If there weren’t any differences, there would be no need for freedom of choice. That is because there would be nothing to compare or choose between. The same can be said for fabrics. If there were no differences, there would be nothing to do but use the same thing every day.
The biggest difference between polyester and viscose is how they are made. Viscose comes from wood chips or cellulose and chemicals and polyester comes from plastic, petroleum, and other chemicals. Both are not natural and one is not synthetic.
To learn more about the differences between polyester and viscose just continue to read our article. It has those differences as well as other information to help you find the best fabric for you. Take a few minutes and get caught up on these two materials.
Because it is made from petroleum and other products, including harsh chemicals, polyester is a synthetic fabric that has a broad range of uses. That use goes beyond the fashion world as polyester is found in several non-clothing industries.
Its creation was due to the efforts of different scientists who were looking to find a way to stop or resist shrinking, fading, and other laundry ills. They came up with polyester, a fabric that does those things, and more.
Unfortunately, it is not a material that breathes very well so its best use is in the cooler times of the year. Its creation may have come in 1926 under the name Terylene by a scientist in England. But DuPont took the creation to new levels and soon it became known as polyester.
Unfortunately for many polyester manufacturers, polyester got a bad start and reputation in the 1970s with the double knit version that is often associated with the disco fad and leisure suits.
Since then the different makers of this fabric have sought to upgrade it and overcome that reputation. Although that artificial feel and texture remain somewhat.
Also known as rayon, the name applied to the fabric in North America, this material got its start a lot earlier than polyester did and was created sometime in the late 19th century. It is listed as an ‘other’ fabric because it is made with both natural materials and chemicals.
It is partially natural and partly synthetic fabric that has lots of good uses, though not as many as polyester. Viscose was used as the name for this material originally and that label came from the viscous manufacturing process the wood cellulose had to undergo.
This manufacturing process also produced cellophane. The uses of viscose only go so far as it is used to make clothing, blend with other fabrics, be used as tire cords, and in feminine hygiene products.
This material is said to be the oldest manufactured fabric when it was produced in 1883. far ahead of all other synthetic materials produced today. It resembles cotton and does not cost a lot.
Normally, this is a lightweight fabric that is good to wear in the summer heat and humidity. It doesn’t normally keep you warm so winter is not a good time to wear this fabric.
To help keep you on time as your busy schedule is probably very demanding, here is a quick comparison chart to help you see the differences quickly. It only takes about a minute to read through and get the important differences between these two fabrics.
|Origin||Petroleum and harsh chemicals||Wood chips and chemicals|
|Cost||Usually not expensive||May be a bit more expensive than polyester but cheaper than other fabrics|
|Moisture||Repels water does not absorb it||Absorbs moisture very well|
|Breathability||Very poor at this||Very good at breathing|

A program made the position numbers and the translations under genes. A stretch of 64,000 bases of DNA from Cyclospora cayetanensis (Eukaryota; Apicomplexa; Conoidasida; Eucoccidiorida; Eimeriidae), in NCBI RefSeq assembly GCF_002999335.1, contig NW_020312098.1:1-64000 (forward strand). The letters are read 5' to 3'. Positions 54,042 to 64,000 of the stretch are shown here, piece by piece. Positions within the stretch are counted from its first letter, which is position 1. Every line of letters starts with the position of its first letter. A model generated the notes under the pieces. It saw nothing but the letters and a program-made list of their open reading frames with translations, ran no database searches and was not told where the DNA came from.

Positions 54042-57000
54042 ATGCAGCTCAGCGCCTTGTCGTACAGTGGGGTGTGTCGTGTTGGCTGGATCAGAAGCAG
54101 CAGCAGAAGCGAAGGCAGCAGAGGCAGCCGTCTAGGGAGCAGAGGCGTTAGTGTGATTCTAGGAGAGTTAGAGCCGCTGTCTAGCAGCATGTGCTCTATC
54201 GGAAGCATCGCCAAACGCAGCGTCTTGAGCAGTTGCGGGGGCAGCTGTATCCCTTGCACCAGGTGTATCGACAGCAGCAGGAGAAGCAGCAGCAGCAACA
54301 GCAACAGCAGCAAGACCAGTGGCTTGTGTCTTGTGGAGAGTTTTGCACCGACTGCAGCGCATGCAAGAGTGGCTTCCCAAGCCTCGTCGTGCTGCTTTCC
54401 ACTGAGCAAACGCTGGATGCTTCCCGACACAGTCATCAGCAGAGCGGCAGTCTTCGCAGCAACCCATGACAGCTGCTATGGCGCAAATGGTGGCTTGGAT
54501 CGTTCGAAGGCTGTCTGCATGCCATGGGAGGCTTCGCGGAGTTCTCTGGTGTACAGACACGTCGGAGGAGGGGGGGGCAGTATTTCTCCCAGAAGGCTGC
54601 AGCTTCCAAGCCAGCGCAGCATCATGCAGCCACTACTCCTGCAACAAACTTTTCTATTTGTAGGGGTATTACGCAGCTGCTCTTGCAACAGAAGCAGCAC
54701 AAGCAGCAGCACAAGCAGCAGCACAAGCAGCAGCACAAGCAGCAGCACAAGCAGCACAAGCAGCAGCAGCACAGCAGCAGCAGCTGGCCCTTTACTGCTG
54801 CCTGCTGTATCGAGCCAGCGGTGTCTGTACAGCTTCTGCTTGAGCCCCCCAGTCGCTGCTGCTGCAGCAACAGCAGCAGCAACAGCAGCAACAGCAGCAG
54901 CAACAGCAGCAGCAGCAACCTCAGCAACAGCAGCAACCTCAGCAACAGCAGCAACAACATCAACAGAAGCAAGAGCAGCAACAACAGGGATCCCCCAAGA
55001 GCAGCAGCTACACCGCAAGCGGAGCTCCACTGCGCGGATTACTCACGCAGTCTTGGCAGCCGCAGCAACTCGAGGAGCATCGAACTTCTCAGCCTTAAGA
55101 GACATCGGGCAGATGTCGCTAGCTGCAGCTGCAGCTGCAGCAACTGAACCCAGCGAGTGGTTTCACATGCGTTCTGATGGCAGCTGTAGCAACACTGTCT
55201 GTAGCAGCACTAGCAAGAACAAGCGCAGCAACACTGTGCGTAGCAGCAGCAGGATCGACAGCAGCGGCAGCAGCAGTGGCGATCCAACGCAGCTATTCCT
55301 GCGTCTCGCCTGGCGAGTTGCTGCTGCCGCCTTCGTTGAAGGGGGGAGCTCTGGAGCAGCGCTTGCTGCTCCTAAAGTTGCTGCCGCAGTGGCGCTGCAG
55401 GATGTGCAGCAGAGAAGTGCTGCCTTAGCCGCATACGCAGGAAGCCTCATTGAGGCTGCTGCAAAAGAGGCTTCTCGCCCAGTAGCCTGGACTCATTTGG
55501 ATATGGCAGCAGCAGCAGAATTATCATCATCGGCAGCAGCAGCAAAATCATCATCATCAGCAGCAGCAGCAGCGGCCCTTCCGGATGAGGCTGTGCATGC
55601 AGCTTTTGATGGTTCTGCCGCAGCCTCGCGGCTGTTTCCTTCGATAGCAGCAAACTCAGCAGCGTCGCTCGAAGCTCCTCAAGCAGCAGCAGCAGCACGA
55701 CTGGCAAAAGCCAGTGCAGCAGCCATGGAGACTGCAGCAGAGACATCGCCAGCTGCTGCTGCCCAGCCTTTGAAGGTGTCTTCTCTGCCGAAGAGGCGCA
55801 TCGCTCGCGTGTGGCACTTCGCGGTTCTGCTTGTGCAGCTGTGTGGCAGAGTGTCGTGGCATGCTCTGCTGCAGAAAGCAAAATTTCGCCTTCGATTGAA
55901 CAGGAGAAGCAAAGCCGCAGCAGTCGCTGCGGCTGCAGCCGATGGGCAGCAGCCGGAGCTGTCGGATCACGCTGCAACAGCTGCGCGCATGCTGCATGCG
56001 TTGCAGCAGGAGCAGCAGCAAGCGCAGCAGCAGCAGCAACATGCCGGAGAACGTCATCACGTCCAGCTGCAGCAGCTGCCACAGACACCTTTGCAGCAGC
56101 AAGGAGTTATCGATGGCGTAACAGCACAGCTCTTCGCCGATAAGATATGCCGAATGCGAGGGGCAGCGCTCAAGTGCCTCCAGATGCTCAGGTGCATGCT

|Uses||Broad application including fashion||Mostly in fashion but has other applications as well|
|Laundry issues||Resists shrinking and wrinkles||Wrinkles but shrinks and stretches|
|Feel||Not soft, a little rough and artificial||Soft and silky, sometimes feels like cotton|
|Durability||Very durable and strong||Loses its strength when wet|
|Warmth||can keep you quite warm||Usually helps keep you cooler|
|Care||Easy to care for||Needs custom care as it is a vulnerable fabric|
|Style||Usually hard to dye||Accepts dyes fairly well|
Yes, viscose is more breathable than polyester. In fact, polyester is one of the least breathable fabrics out there on the market today. Viscose is made to be lightweight which allows it to be breathable when you need it to be.
Polyester was designed specifically to tackle other fashion issues like shrinkage, wrinkles, and fading. During the creation and manufacturing process, the ability to create breathing in polyester was forgotten.
This does not mean that lightweight polyester doesn’t breathe, it just doesn’t do it as well as viscose can. Viscose is designed more for breathing and not resisting shrinking or wrinkles. Although, some viscose or rayon products can be treated to prevent those laundry issues.
Polyester will resist fading as well but viscose does fade fairly quickly when left out in the sun. If you hang dry this material, you should not do it in direct sunlight. Viscose is not as strong a fabric as polyester which means you have to treat with extra care.
Polyester may have more designs and colors it comes in but you can always dye viscose to get the shade of color or design you want.
No, not really. Viscose is often called the most misunderstood fabric in the world today and that leads people to all sorts of different conclusions. This is why you will hear so many contradicting opinions about this material.
Some people will call it cool and breathable while others say you should avoid wearing it in the summer. You would have to be the judge on this as your experience may say one or the other. When compared to polyester though, viscose is the cooler fabric.
The reason for that answer is that viscose is usually a lightweight fabric that allows for a lot of breathing. Polyester is usually a tighter weave than viscose and as they say, the tighter the weave and the closer to your body the warmer you will be. There is little breathing in those types of fabrics.
Polyester is also better for winter not only in terms of fashion but also in terms of bedding. The polyester sheets should keep you warmer than viscose ones. Then, if you live in warm year-round climates, polyester may be too warm of a fabric to wear.
The battle here will go down to breathability. The polyester lining is not going to let you breathe well and may cause you to become too warm. If you have a polyester lined dress or coat, wear it in the cooler times of the year. It won’t help you stay cool.
Viscose on the other will help you stay cool and a 100% viscose lining should let your body breathe as well as release the heat. If you mix viscose and polyester, forget about being cool. Polyester just has that touch to it.